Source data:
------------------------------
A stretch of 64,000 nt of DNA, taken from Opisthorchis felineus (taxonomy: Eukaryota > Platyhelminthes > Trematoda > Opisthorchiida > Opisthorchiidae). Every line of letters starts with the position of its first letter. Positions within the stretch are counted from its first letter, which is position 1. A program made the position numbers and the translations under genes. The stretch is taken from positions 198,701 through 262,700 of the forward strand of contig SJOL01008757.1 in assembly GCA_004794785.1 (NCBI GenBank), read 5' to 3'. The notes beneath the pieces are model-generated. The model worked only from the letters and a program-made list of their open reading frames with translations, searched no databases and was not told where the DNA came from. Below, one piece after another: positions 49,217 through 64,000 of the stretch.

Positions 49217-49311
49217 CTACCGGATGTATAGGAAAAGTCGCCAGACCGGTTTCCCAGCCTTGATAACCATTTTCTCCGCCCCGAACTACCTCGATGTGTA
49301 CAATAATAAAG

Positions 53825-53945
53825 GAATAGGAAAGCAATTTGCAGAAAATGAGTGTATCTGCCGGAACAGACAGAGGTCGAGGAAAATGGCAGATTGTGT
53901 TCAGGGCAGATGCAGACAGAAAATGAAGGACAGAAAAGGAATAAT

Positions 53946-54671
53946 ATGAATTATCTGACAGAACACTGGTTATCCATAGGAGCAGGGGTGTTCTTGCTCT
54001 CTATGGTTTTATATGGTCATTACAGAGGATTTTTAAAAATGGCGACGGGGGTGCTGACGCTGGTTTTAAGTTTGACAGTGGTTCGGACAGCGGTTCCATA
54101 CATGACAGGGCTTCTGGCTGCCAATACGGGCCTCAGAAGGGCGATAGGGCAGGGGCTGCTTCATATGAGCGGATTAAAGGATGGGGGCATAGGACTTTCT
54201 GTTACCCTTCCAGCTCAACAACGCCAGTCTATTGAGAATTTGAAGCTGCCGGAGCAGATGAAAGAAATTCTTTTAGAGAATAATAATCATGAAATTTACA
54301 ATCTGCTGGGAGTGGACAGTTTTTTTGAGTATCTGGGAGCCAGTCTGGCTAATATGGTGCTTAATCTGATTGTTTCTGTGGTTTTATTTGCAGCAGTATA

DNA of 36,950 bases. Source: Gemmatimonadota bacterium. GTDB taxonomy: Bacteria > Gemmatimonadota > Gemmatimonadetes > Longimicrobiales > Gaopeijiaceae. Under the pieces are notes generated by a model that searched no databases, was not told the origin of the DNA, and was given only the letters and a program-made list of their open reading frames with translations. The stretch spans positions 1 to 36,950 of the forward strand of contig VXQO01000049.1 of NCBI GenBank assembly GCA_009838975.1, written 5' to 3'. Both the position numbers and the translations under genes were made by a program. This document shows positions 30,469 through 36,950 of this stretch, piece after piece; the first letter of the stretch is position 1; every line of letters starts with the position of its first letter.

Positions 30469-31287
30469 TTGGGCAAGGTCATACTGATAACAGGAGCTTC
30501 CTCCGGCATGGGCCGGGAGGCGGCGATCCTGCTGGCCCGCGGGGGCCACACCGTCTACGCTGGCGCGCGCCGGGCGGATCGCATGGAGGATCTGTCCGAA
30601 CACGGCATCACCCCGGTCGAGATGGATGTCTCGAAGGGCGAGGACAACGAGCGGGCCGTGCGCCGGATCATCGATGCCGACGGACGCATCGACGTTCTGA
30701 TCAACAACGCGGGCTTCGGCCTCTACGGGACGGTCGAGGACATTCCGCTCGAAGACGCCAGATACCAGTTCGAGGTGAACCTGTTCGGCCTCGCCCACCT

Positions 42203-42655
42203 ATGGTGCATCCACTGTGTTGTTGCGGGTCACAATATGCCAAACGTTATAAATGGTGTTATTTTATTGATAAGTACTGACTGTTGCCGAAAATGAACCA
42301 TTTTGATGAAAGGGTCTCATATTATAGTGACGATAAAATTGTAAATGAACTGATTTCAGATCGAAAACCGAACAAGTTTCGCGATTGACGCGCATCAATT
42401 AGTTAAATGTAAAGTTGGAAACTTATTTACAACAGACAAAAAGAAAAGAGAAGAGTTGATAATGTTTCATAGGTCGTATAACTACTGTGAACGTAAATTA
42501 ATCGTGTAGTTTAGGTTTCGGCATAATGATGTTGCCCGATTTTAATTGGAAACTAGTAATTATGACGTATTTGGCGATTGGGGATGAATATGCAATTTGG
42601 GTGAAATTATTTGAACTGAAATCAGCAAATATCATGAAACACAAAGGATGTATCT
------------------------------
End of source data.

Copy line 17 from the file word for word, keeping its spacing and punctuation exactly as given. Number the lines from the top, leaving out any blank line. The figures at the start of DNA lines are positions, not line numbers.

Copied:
30501 CTCCGGCATGGGCCGGGAGGCGGCGATCCTGCTGGCCCGCGGGGGCCACACCGTCTACGCTGGCGCGCGCCGGGCGGATCGCATGGAGGATCTGTCCGAA